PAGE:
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Maturation of Speech Discrimination in 4- to 7-Yr-Old Children as Indexed by Event-Related Potential Mismatch Responses

Shafer, Valerie L.; Yu, Yan H.; Datta, Hia

doi: 10.1097/AUD.0b013e3181e5d1a7
Research Articles

Objectives: This study examined maturation of mismatch responses (MMRs) to an English vowel contrast (/I/ versus /ε/) in 4- to 7-yr-old children.

Design: Event-related potentials were recorded to a standard [ε] and deviant [I] vowel presented in trains of 10 stimuli at a rate of 1/650 msecs and with an intertrain interval of 1.5 secs. Each train contained two deviant vowels. Averaged responses were calculated for the infrequent (deviant) and the frequent (standard) trials for each child and compared across age groups.

Results: Significantly greater negativity, consistent with the adult mismatch negativity (MMN), was observed to the deviants between 300 and 400 msecs for both younger (4- and 5-yr-old) and older (6- and 7-yr-old) children. This MMN-like negativity shifted earlier in latency by 25 msecs/yr with increasing age. Most of the children younger than 5.5 yrs and some of the older children also showed a positive MMR (p-MMR) peaking between 100 and 300 msecs. The p-MMR diminished in amplitude with increasing age.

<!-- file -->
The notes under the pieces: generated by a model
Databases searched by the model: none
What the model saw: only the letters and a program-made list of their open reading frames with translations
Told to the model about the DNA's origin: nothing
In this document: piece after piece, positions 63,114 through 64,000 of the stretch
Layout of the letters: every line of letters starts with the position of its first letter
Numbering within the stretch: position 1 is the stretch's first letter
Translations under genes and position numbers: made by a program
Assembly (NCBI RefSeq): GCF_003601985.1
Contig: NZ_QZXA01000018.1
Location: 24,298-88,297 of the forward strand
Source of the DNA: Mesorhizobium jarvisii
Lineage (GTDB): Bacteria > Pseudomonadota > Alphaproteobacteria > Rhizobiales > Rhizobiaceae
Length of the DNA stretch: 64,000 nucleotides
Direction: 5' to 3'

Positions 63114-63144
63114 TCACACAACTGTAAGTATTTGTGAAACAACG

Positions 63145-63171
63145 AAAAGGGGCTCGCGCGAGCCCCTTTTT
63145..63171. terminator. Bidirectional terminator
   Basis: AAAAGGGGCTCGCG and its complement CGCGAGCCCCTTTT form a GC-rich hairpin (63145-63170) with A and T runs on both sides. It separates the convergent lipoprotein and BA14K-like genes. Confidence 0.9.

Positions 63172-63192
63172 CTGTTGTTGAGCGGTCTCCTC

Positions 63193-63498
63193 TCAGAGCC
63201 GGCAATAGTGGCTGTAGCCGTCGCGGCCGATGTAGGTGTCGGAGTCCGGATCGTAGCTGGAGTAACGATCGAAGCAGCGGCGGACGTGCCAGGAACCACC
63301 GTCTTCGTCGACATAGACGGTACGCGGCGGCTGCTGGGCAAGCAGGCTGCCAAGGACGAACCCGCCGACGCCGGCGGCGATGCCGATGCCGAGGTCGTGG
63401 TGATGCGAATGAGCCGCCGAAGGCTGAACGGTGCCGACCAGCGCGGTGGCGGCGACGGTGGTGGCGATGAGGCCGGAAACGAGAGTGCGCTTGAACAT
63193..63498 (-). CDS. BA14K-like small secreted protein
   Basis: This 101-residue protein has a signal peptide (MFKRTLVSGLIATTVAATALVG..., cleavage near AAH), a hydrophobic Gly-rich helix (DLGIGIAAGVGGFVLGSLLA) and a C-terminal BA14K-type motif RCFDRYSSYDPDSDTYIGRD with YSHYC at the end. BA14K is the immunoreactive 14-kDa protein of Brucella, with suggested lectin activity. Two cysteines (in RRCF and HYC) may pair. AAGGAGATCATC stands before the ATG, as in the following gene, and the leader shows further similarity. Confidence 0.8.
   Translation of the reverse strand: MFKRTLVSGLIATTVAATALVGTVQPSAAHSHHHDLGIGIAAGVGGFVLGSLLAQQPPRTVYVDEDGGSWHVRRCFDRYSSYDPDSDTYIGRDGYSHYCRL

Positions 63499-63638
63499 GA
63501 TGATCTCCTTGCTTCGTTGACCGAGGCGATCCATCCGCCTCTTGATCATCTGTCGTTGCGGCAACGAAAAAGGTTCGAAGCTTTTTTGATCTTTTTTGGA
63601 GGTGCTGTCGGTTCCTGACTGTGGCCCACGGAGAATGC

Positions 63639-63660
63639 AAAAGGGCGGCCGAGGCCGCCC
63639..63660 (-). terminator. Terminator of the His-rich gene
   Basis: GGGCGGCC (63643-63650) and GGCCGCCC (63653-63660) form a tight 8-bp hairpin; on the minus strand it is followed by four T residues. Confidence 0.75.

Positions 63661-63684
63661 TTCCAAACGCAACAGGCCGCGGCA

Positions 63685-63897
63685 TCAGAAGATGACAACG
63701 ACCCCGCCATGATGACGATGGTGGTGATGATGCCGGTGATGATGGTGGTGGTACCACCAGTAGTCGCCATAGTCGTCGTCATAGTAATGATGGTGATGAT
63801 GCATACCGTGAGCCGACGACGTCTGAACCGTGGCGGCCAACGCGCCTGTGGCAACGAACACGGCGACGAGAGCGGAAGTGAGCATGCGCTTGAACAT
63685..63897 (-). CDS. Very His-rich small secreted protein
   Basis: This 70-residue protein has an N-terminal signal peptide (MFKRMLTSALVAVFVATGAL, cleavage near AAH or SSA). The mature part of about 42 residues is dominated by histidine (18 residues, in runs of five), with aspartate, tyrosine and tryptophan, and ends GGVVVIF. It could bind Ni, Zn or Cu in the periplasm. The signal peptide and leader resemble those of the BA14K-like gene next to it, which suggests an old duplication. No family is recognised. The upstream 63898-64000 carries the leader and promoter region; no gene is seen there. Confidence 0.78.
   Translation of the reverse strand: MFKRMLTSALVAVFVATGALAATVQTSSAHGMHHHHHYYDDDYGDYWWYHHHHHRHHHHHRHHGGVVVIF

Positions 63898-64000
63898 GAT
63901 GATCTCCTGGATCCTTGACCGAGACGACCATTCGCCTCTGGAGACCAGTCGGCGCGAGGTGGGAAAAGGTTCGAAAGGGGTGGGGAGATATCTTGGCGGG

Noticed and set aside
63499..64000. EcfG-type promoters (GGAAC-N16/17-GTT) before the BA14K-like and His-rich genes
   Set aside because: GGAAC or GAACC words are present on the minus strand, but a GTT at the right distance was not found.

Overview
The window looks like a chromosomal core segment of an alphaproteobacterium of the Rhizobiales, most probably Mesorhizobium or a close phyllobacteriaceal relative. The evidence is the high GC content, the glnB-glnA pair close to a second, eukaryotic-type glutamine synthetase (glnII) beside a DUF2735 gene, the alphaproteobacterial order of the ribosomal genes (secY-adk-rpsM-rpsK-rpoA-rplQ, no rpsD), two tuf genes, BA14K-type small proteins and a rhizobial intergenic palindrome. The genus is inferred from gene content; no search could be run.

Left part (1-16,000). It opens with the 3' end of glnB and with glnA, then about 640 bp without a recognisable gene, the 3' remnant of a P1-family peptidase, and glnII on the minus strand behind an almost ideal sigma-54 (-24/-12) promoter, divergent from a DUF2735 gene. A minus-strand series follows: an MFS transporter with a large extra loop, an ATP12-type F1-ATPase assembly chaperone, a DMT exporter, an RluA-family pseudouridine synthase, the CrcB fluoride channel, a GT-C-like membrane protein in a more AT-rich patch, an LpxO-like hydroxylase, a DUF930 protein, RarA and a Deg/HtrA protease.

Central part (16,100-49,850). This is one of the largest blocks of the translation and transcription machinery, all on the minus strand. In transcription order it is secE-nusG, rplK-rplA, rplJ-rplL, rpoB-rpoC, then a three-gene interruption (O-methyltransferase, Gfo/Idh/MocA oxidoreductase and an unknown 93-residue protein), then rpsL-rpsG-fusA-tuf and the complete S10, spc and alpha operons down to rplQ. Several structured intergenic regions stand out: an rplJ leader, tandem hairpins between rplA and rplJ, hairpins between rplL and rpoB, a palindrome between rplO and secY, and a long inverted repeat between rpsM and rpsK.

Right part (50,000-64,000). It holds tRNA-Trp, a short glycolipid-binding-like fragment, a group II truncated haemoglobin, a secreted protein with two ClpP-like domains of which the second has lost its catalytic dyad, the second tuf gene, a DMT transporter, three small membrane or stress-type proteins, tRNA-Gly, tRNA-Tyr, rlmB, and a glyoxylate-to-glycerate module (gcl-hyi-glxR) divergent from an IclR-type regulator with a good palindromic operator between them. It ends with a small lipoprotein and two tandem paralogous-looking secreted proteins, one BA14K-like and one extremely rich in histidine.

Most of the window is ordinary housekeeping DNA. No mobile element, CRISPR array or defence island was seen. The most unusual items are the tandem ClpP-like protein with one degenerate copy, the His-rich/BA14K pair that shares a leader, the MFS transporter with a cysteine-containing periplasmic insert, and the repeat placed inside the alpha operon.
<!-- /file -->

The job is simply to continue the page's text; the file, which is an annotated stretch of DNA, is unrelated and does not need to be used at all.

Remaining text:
Conclusions: Maturation of speech discrimination, as indexed by MMN, occurs more rapidly between 4 and 7 yrs of age for vowels than for tones. A p-MMR preceding the MMN also reflects discrimination in younger children and declines in amplitude with age.

Maturation of electrophysiological mismatch responses (MMRs) to English vowel sounds was examined in 4- to 7-yr-old children. Younger children exhibited both positive and negative MMR, whereas children closer to age 7 showed primarily the negative MMR. This negative response is likely to be comparable with the adult mismatch negativity and shifted earlier in time with increasing age by ∼25 msecs/yr. The positive-MMR response is argued to reflect recovery of refractoriness of neurons in earlier maturing cortical regions than for the source of mismatch negativity.

The Graduate School and University Center, The City University of New York, New York, New York.

This work was supported by NIH HD46193 (to V. S.).

Address for correspondence: Dr. Valerie L. Shafer, The Graduate School and University Center, The City University of New York, 365 Fifth Avenue, Room 7400.14, New York, NY 10016. E-mail: vshafer@gc.cuny.edu.

Received November 10, 2009; accepted April 26, 2010.

© 2010 Lippincott Williams & Wilkins, Inc.